Elizabeth was 46 years old when she sent her “frog” Francis, the Duke of Alencon and Anjou, on his way. Elizabeth told Parliament that ‘If I were a milkmaid with a pail on my arm, whereby my private person might be little set by, I would not forsake that poor and single state to match with the greatest monarch.’ Her councilors, the Parliament, and her people finally realized that she was serious about remaining unmarried.
If she would not—by now, could not—bear children, who would succeed her? Many subjects had known no other monarch. The English had become accustomed to the stability her reign offered. The English had become comfortable, if not wealthy, during her reign. Elizabeth steadfastly refused to discuss a successor.
Few wanted a return to their Catholic past which Mary, Queen of Scot offered. Fortunately, she had fled to England seeking sanctuary from her subjects for her misdeeds. Instead of sanctuary, she found a prison cell where Elizabeth sent a succession of keepers to insure that she stayed there. Mary’s teenage son, King James, however, was a staunch Protestant who was a promising monarch. She had strong councilors in her service. Robert Dudley, the love of her life, realizing that he had no chance with Elizabeth, married Elizabeth’s cousin to start his own dynasty.
Elizabeth was healthy but could not realistically look forward to many years. She, like most Elizabethans, was already losing her teeth and those that she had were turning yellow. She still rode
horses daily, hunted often and danced every day.
But when you’re Queen, you can create your own world. She became the Fairie Queen who, thanks to the attention of an army of attendants, would remain forever young. She allowed herself to be courted by young men who professed her to be the greatest beauty at court and vowed their undying love.
Among the new courtiers who attracted her attention was Francis Drake. From a large, well-connected family, he went to sea early and rose through the ranks. He quickly assumed command of his own vessel and started his attacks on Spanish shipping. The share that came to Elizabeth, attracted her praise and attention. He circumnavigated the world and helped to strengthen the English Navy.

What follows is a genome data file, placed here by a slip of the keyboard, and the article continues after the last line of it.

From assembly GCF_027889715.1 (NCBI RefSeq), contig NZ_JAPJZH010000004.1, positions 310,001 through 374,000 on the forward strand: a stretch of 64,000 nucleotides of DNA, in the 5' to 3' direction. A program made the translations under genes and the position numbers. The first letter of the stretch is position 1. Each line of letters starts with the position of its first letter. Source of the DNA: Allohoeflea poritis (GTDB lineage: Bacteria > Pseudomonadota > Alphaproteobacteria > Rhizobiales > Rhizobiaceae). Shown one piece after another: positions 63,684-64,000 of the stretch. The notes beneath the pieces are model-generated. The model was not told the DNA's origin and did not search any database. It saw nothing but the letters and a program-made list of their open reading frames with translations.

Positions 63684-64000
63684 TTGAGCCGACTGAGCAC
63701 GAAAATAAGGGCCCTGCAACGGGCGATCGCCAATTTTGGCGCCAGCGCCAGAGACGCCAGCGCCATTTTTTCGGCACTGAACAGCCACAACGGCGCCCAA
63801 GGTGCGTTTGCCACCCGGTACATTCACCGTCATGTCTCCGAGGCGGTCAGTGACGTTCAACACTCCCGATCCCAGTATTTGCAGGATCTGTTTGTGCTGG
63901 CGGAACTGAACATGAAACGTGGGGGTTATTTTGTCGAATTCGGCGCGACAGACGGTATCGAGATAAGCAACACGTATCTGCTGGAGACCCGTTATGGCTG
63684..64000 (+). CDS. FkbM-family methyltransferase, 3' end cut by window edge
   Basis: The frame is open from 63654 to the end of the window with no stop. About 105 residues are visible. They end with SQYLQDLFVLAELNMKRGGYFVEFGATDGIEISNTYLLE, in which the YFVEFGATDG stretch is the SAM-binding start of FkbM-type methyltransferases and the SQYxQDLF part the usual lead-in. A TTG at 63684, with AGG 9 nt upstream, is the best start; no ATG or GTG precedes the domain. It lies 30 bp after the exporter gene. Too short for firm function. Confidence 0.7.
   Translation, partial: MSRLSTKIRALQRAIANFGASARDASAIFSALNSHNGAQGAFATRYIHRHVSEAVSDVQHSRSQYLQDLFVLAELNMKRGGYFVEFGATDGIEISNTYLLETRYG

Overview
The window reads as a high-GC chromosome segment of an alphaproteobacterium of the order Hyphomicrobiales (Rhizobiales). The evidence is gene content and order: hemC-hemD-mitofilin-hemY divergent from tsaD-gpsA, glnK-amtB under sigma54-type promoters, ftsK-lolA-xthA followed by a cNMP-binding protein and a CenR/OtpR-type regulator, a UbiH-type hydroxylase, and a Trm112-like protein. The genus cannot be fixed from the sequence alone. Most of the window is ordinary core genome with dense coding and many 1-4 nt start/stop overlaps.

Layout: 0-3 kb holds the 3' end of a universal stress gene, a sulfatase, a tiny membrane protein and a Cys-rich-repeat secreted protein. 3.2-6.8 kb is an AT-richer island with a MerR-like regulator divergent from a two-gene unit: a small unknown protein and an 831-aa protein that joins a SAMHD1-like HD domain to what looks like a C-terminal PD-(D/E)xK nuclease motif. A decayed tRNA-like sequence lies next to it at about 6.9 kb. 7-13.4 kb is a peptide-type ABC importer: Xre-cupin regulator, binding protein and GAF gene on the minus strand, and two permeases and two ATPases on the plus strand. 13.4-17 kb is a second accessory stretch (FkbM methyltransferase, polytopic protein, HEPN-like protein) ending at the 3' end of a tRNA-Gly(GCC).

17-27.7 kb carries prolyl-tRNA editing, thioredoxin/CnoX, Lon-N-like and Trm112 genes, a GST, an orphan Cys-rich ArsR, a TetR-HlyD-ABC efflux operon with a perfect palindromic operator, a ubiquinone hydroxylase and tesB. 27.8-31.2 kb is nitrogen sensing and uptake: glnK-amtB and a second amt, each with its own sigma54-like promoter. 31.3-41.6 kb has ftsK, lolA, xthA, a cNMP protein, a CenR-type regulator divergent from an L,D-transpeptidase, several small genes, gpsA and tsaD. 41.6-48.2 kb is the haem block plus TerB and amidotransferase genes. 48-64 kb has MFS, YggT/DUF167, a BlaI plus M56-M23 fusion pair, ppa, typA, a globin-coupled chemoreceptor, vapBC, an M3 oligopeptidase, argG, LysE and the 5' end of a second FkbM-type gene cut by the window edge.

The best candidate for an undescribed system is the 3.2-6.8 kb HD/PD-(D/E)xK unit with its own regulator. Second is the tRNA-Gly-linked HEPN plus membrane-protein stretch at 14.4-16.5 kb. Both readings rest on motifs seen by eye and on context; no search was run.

Walter Raleigh, a young soldier who been in Elizabeth’s service for years, also came to Elizabeth’s attention. He was said to have spread his cloak in the mud so that she would not soil her slippers. He was knighted in 1585 and rose rapidly in Elizabeth’s favor. He was given rights to settle the New World and became very wealthy due to her patronage.
But Elizabeth’s cousin, Mary Stuart the Queen of the Scots, was restive and scheming in her English prison and Spain was her biggest supporter. Next week, the passing of an age. Til then, I’m signing out as Rita Bay. Please, read on.
I’m so excited!! Tomorrow, I launch my new WordPress blog. Of course, I’ll always do Moondays with my Sizzler sisters but Rita Bay’s Blog will feature daily posts on history and culture that you won’t find in a history book. The post titles–Sunday’s Storytellers, Monday’s Myths & Legends. Tuesday’s Gems, Wednesday’s Worthy Words, Thursday’s Risque Ripostes & Prurient Pics, Friday’s Medicine & Magic, and Saturday’s Seconds –tell part of the story.
This February, we salute the Presidents–Washington, Jefferson, Jackson, and Lincoln. In March, we salute Americana. Posts topics include Washington’s Distillery (tomorrow), Jefferson’s recipe for ice cream, and tales of Lincoln’s Mad Stone and his meeting with Princess Salm-Salm. There’ll also be eyewitness accounts of Jackson’s duels and Washington’s and Lincoln’s last hours. Check out the full schedule at http://ritabay.wordpress.com/ See you there, Rita Bay
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